Does Darnell Nurse need time in the AHL, or can he step in and help the Oilers right now?
It is one of the burning questions heading into training camp. I believe his play will have the biggest impact on how the blueline shapes ups early in the season.
I don’t mean I expect him to have the largest impact in every game, but he is the biggest wildcard when it comes to projecting how the blueline will shape up.
Most agree Andrej Sekera, Oscar Klefbom and Mark Fayne have a spot in the top-two pairings, but after that it is wide open.
Yesterday, Matt Henderson wrote the Oilers blueline is crowded and mentioned one-way contracts as a key reason Nurse and Griffin Reinhart would start in the AHL. His theory has played out many times in other NHL cities, so I understand his reasons, but in this instance it shouldn’t be a factor.
The talent/skill/ability on the Oilers blueline has been the worst in the NHL for the past five seasons. They must ice the best players, and I believe Nurse is one of them.
The Oilers won’t be afraid to put Nikita Nikitin on waivers and send him to the AHL. If someone claims him, great, if not he’ll be a $3.55 million cap hit playing in the minors. Peter Chiarelli did not sign Nikitin, so he won’t feel any pressure of having a bad contract in the AHL. But more importantly, management recognizes their team’s on-ice performance must improve this season. They can’t make their team worse by worrying about salary or other optics.
They want a competition, and if Nikitin bounces back he will have an opportunity to play. The same goes for Nurse. His age, rookie status or contract status should not be a deterrent if he proves he is one of their best six defenders.
There is also the thought process that Nurse would be better off developing in the AHL. I agree it wouldn’t hurt him, but I don’t think playing in the NHL will stunt his development either.
He skates extremely well.
He is big enough.
He is strong enough.
He will get stronger in the coming years, but he will not be man-handled by NHL veterans on a regular basis this season.
I looked at other D-men who were recently drafted in the top-15, then played two more years of junior and debuted in the NHL at 20 years of age.
Dion Phaneuf (9th in 2003). He played all 82 games and played the most total minutes of any Flames defender in 2005/2006. He averaged the 4th most per game, 21:43, behind Robyn Regehr, Roman Hamrlik and Jordan Leopold. The Flames made the playoffs.
Brent Seabrook (14th in 2003) played on a bad Blackhawks team who finished 28th overall in 2005/2006. He averaged 20:01/game and played 69 games. The Hawks traded Jaroslav Spacek to the Oilers in January and Seabrook played more in the second half. Seabrook and Duncan Keith, after two years in AHL, both debuted in 2005 and started the foundation of becoming one of the best tandems in the NHL.
Jack Johnson (3rd in 2005). He played two years of college after being drafted, was traded from Carolina to LA and debuted with the Kings in 2007. He played 21:41/game, behind Lubomir Visnovsky (22:59) and Rob Blake (22:44) and ahead of Brad Stuart (21:13), Jaroslav Modry (18:34) and Tom Preissing (17:52). The Kings finished 29th.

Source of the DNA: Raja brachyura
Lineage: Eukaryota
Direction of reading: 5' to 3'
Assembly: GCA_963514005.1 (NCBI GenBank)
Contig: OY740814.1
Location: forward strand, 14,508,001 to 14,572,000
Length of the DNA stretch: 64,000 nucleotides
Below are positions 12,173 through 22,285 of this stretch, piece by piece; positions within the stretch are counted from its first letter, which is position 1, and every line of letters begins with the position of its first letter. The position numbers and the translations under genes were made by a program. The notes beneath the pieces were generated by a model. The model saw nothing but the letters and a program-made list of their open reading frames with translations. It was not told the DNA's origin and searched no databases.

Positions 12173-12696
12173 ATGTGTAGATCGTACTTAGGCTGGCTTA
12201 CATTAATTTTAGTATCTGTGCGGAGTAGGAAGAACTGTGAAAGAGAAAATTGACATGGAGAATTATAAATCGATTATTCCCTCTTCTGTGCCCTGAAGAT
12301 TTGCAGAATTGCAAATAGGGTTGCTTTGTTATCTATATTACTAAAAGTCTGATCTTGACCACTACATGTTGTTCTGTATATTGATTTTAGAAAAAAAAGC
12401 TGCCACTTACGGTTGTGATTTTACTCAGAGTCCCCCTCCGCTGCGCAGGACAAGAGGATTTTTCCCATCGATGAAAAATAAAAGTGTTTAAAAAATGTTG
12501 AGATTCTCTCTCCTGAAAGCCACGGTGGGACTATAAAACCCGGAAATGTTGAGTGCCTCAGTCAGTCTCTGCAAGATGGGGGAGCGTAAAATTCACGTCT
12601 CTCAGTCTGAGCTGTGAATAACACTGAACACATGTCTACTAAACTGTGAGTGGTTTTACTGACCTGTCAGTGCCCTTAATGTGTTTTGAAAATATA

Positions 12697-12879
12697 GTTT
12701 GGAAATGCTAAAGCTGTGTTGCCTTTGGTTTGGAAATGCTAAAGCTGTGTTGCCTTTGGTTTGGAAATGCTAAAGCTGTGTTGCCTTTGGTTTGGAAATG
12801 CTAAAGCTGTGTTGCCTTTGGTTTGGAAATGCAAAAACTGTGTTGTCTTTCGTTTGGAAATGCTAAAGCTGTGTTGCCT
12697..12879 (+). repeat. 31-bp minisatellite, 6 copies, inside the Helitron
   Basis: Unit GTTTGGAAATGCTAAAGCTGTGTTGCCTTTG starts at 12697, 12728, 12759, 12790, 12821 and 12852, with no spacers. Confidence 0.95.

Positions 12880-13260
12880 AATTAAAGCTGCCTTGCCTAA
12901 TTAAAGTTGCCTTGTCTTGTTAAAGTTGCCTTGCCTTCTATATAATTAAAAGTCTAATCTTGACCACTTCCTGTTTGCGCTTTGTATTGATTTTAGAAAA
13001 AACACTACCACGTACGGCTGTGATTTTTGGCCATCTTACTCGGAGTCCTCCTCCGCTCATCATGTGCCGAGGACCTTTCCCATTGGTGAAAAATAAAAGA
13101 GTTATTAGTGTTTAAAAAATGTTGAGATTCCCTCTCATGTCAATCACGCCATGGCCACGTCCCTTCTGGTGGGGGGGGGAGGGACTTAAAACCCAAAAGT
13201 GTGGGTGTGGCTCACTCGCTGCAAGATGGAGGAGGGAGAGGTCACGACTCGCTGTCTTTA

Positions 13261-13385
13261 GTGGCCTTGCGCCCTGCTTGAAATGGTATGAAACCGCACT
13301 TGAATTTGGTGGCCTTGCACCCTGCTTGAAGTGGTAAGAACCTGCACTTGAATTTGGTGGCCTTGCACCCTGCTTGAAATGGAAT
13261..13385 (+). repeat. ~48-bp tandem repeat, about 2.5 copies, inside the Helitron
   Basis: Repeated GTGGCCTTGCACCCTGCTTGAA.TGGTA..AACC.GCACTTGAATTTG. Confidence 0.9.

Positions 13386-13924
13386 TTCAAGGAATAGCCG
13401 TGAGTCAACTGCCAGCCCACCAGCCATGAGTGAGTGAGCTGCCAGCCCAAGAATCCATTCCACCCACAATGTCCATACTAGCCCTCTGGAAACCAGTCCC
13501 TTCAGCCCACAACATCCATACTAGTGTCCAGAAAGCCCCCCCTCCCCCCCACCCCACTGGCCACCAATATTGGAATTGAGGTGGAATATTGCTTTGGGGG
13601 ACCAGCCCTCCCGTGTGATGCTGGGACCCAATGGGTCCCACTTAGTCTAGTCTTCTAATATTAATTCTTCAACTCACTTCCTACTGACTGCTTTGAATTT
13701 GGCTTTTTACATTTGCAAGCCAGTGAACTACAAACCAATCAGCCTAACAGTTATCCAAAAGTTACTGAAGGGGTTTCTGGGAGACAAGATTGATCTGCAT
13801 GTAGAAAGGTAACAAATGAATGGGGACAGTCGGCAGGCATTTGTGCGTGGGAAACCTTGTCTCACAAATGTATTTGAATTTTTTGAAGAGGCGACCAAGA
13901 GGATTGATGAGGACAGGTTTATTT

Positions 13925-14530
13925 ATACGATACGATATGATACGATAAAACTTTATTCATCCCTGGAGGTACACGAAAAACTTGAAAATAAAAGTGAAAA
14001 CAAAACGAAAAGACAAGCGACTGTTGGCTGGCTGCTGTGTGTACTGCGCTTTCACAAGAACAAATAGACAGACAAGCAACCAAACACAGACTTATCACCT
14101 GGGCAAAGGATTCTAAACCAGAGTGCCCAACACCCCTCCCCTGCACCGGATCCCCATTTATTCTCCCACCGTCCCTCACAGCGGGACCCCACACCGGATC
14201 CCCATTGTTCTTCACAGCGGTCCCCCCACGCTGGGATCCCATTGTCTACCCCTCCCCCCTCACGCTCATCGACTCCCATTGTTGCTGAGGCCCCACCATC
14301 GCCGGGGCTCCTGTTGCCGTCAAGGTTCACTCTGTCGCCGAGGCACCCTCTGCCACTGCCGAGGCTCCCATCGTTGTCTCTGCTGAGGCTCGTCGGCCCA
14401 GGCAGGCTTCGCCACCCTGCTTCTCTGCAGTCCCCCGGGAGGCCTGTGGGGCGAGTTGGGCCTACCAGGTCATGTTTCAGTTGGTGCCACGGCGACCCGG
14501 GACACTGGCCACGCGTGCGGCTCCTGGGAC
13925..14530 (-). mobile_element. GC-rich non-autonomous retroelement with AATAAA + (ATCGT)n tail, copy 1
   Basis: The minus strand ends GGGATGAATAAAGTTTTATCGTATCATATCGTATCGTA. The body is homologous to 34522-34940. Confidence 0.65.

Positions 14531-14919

Marc Stall (12th in 2005) made his NHL debut in 2007 for the Rangers. He played 18:48/game and was the 4th/5th D-men behind Michal Rozsival, Dan Girardi, Fedor Tyutin and Marek Malik. The Rangers made the playoffs and won a series. Stall averaged 22:20/game in the playoffs, second only to Rozsival.
Alex Pietrangelo (4th in 2008) debuted with the Blues in 2010. He played the most total minutes over 79 games and averaged 22:00/game. Eric Brewer (22:14 in 55 games) and Erik Johnson (22:07 in 54 games) played basically the same per game. Barrett Jackman, Roman Polak and Nikita Nikitin all played fewer games and minutes than Pietrangelo. The Blues finished 11th in the west.
Jared Cowan (9th in 2009) played 81 games for the Senators in 2011. He averaged 18:53, 5th most on the D corps behind Erik Karlsson (25:18), Filip Kuba (23:36), Sergei Gonchar (22:15) and Chris Phillips (19:06). The Sens lost in seven games in round one and Cowan was again 5th among D-men with 17:01/game.
Many other D-men drafted in the top-15 since 2003 played in the NHL before they were 20: Drew Doughty, Jonas Brodin, Morgan Reilly, Seth Jones, Ryan Murray, Ryan Suter, Dougie Hamilton, Adam Larsson, Cam Fowler, Erik Gudbranson, Dmitri Kulikov, Victor Hedman, Tyler Myers, Zack Bogosian, Luke Schenn, Erik Johnson and Karlsson.
The Oilers have been patient with Nurse, and many defenders from the previous 12 drafts (not including 2015) played in the NHL when they were younger than he is now. He skates well. He is big, strong and he plays with an edge, something the Oilers desperately lack. I see no reason he can’t make this team.
Phaneuf, Cowan and Stall played on playoff teams, while Pietrangelo played on a below average team and Seabrook and Johnson played on brutal teams. They learned to play in different circumstances, and were surrounded by both good and bad players.
They made teams who in most cases had better overall talent than the Oilers current blueline.
Nurse has been allowed to develop properly, and while some time in the AHL won’t hurt him, I don’t see any reason to assume he must start there.
Based on his quality of competition on the Oilers blueline, I expect we will see Nurse on the opening night roster.
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